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Buying a Hosting Company: Part One

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Several years ago I remember heated debates between individuals refusing to accept that hosting companies ergo their subscribers were commodities. In the retail shared hosting space, the customer is akin to a cable TV customer, or a Coca-Cola bottling plant. In each case, you pretty much know how much you are going to gross each month.

Yes, there is a stratosphere of hosting companies. If you are aggressively pricing your services to match or beat your competition, you are probably a commodity.

In growing your company, you can sit back and beat your head against the wall, tweaking AdWords, affiliate packages and painstaking SEO ventures into space. All of which is good, and should grow your business over time. You will probably add customers at a cost less than acquisition.

For this exercise, I assume you prefer not to be a tortoise, but the rabbit. The acquisition route may cost you more per customer, but there’s no faster way to grow your company than by acquiring another company. The benefits should be worth it. Acquisitions are tricky; paramount above any advice I may give is that your transaction should make solid business sense.

Determine your strategy

Four reasons to acquire a company rather than growing organically:

  1. Increase market share. Buy a company that is directly competitive to your own thereby securing its customer base. Rather than duking it out on that Top 10 best hosting list, you don’t have to fight those competitive battles. Perfect for those commodity firms. The size of your company can grow overnight. In most cases you will spread SG&A over a larger base and your margins should increase.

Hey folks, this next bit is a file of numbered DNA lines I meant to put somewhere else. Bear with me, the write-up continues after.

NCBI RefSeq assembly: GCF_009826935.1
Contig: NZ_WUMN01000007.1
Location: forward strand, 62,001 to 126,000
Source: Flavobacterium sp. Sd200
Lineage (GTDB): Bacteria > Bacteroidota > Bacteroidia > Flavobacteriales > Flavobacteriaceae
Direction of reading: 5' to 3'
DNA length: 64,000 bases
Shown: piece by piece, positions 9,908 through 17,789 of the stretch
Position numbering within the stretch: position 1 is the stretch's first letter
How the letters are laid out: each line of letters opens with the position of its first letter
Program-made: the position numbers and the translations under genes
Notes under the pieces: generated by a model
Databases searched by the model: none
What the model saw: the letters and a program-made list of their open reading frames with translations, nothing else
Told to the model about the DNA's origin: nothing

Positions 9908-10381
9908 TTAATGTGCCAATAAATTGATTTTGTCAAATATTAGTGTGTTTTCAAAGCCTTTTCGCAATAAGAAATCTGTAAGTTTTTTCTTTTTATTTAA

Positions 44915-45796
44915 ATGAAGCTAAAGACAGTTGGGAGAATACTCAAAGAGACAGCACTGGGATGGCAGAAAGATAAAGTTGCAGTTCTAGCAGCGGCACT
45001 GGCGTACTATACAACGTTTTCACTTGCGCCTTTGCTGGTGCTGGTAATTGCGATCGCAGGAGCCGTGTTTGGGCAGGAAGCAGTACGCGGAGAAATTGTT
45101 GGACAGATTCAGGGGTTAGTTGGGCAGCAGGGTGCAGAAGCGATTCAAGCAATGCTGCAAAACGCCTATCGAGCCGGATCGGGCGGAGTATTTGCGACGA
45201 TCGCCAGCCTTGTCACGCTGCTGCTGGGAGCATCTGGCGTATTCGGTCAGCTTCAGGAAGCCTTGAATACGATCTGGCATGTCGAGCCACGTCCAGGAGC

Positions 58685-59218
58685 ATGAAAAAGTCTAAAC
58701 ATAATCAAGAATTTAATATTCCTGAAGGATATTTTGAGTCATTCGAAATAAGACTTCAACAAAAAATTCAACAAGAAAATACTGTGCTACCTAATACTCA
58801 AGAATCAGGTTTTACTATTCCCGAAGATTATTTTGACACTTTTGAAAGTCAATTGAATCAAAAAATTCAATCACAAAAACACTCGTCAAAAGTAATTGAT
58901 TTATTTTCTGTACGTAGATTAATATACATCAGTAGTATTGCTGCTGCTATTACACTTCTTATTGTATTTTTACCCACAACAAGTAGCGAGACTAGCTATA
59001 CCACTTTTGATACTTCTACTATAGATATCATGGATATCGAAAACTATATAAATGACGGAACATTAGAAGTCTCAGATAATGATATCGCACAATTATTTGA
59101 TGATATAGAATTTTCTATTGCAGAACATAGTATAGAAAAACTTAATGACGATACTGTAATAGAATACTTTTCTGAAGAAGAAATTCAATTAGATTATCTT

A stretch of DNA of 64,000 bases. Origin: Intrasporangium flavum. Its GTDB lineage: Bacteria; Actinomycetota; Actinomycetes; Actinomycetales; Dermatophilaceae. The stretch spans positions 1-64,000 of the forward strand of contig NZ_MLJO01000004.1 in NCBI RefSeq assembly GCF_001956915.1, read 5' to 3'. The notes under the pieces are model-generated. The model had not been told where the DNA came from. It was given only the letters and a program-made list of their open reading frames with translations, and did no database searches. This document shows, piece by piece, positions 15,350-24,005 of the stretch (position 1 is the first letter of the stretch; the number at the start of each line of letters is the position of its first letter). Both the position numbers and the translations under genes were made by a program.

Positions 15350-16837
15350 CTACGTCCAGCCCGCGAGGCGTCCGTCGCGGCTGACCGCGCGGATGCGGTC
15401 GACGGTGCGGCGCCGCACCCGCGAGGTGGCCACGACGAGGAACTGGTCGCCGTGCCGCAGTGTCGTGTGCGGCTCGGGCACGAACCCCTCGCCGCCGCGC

2. Expand into new markets. There is always a new market to attack in hosting; what is the new “as a Service”? Acquire a company whose products are complementary to your current products, in the expectation that the sum of the parts will be greater than the whole.
  3. Obtain advanced technology. It is one thing to want to become a high-end managed company, it may be another thing to assemble the entire suite of technology, equipment and software that pulls it all together. You acquire a company that has the complete package that would be difficult or time-consuming for you to develop yourself in-house.
  4. Get hard-to-find personnel. Not only acquire a company that employs a set of highly-skilled employees, but also a team rather than going through the time-consuming process of recruiting them individually.

Getting a hold of strategy is just a start. Conducting an acquisition program is hard work. Over the next several weeks we will summarize the high points to make you just a bit dangerous.

Later, Tom

Find out more about Tom Millitzer: Millitzer Capital FB

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